Ominous signs have appeared. John Auerbach who resigned as Commission of Public Health last weekend said “the buck stops with me “ noting that “the impact on people across the state may be devastating, particularly for some within the criminal-justice system.”
On Thursday he said there is no “excuse for the lack of proper oversight and quality control management in critical operations like the forensic drug laboratory.” Was he still accepting responsibility for this? Au contraire, he’s now passing the buck to others saying, “I accept absolutely no responsibility for the actions of a rogue chemist but I do think that the Department of Public Health’s managers erred in lacking proper oversight of the forensic drug laboratory and in the way the June 2011 incident was handled.”
Why the change of heart? Why the decision to leave the buck in Annie’s pocketbook? Does Auerbach’s washing of his hands indicate a plan afoot to put all this on one “rouge” chemist. Are we not to look any further than Annie? Where else have we seen that?
The FBI convinced everyone John Connolly was a rogue agent to escape responsibility for its ill-conceived Top Echelon Informant program. That program still continues to this date. One of the FBI’s most active agents against organized crime, William F. Roemer. Jr explained this. He told how they did illegal break-ins called black bag jobs. He wrote: “But, heaven help us if we were apprehended and it eventually came out that we were employed by the FBI; then the Bureau would denounce us. We were “rogue,” carrying out an unauthorized operation.”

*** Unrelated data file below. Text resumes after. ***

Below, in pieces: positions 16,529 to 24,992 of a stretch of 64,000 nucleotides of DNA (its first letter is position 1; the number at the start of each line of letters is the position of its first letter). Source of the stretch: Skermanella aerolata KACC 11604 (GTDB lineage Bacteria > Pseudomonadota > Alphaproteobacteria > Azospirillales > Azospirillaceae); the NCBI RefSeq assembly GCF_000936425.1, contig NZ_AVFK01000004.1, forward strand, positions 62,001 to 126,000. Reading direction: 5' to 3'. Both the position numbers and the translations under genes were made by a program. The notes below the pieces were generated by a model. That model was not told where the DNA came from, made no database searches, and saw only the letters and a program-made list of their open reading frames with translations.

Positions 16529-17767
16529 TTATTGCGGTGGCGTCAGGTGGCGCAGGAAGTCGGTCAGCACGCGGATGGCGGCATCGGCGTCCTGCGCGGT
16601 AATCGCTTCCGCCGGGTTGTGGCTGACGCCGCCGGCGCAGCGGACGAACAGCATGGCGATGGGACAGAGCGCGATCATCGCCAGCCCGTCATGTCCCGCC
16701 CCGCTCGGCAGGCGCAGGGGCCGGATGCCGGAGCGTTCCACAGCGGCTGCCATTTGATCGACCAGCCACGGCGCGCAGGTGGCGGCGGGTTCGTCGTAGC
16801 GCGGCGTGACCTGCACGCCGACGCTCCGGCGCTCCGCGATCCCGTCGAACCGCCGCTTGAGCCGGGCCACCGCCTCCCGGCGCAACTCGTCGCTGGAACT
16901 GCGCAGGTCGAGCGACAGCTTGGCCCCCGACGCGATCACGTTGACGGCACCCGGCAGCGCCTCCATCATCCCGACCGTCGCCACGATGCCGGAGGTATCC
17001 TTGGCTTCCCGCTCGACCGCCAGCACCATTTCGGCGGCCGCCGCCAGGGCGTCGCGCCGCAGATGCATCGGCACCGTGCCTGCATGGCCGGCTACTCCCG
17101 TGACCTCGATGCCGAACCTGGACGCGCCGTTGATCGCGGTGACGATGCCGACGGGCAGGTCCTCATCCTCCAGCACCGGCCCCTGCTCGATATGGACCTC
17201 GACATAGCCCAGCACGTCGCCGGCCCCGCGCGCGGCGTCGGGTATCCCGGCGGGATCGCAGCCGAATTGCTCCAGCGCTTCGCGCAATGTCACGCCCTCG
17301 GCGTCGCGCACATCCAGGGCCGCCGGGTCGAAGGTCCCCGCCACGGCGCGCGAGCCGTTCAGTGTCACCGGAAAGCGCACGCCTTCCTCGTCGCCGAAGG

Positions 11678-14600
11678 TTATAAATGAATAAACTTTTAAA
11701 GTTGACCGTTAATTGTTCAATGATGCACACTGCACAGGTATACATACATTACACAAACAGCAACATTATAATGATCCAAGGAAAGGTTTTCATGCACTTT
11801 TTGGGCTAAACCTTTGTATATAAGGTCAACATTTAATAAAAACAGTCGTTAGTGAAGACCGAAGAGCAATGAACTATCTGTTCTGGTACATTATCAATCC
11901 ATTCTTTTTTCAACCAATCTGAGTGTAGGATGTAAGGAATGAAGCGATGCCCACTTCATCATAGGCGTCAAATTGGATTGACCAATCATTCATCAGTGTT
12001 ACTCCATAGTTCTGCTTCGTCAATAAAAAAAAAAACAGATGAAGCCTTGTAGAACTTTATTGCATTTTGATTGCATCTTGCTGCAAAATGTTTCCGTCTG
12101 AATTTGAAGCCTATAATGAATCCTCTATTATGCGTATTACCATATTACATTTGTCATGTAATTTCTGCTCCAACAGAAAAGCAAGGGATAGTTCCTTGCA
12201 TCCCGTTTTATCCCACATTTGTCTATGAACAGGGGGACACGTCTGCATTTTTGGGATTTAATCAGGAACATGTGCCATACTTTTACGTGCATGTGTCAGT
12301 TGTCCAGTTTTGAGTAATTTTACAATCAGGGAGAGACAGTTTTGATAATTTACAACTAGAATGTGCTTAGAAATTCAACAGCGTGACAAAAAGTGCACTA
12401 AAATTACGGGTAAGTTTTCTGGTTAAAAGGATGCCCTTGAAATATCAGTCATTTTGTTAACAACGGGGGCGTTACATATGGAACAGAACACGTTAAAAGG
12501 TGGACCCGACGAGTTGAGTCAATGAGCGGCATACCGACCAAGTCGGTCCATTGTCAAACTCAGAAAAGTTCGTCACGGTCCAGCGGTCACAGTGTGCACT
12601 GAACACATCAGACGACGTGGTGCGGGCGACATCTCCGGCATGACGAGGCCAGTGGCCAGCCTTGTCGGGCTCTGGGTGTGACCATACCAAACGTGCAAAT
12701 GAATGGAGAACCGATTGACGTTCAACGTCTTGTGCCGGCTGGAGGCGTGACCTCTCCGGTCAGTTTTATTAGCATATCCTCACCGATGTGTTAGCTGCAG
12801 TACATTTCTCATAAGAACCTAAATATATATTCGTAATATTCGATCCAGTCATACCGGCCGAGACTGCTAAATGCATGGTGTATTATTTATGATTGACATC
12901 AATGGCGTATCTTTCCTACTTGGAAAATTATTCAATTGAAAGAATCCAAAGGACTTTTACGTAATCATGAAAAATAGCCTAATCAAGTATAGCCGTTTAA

That’s the game. Shift the blame. Use the name: rogue for someone who may have been doing what was expected of her by her bosses and the Commonwealth of Massachusetts.
Here is my great fear. If the groundwork is being prepared to place the blame on only one person, Annie, we will be saddled with an immense bill yet will never know what truly happened. The officers will escape, a lowly enlisted person will be punished.
Did Massachusetts so underfunded her lab that she was forced to act as she did to keep her job, a point that Auerbach went out of his way to deny while admitting there were budget cutbacks?
The important thing in all of this from the public point of view is that we have openness. We want to know what happened and when. I don’t think we should have to suffer through the usual FBI approach where we are told that we can’t know anything because the matter is under investigation like in its year and a half investigation of its use of Mafia capo Mark Rossetti as a protected informant.
You’ll note I don’t refer to Annie as Awful Annie anymore. Maybe it’s my instinct to protect the underdog. When everyone wants to wrap something up in a nice package and dump it on one person’s head my antennas go up. Maybe Annie was working her butt off trying to keep up with an unconscionable work load? Maybe Auerbach cut back on the staff and indicated he wanted things done on the cheap? What did the governor know of the cut backs Auerbach defended? What did Massachusetts do when the chemists had the additional responsibilities thrown on them to do analysis and to testify?
I want to hold off judgment. I think we should hear from Annie before demonizing her. Let’s hope the system doesn’t go into a lock down mode. Too much is involve in this to hide it. It’s up to all citizens to insist on an open inquiry as we get ready to open our wallets and coin purses.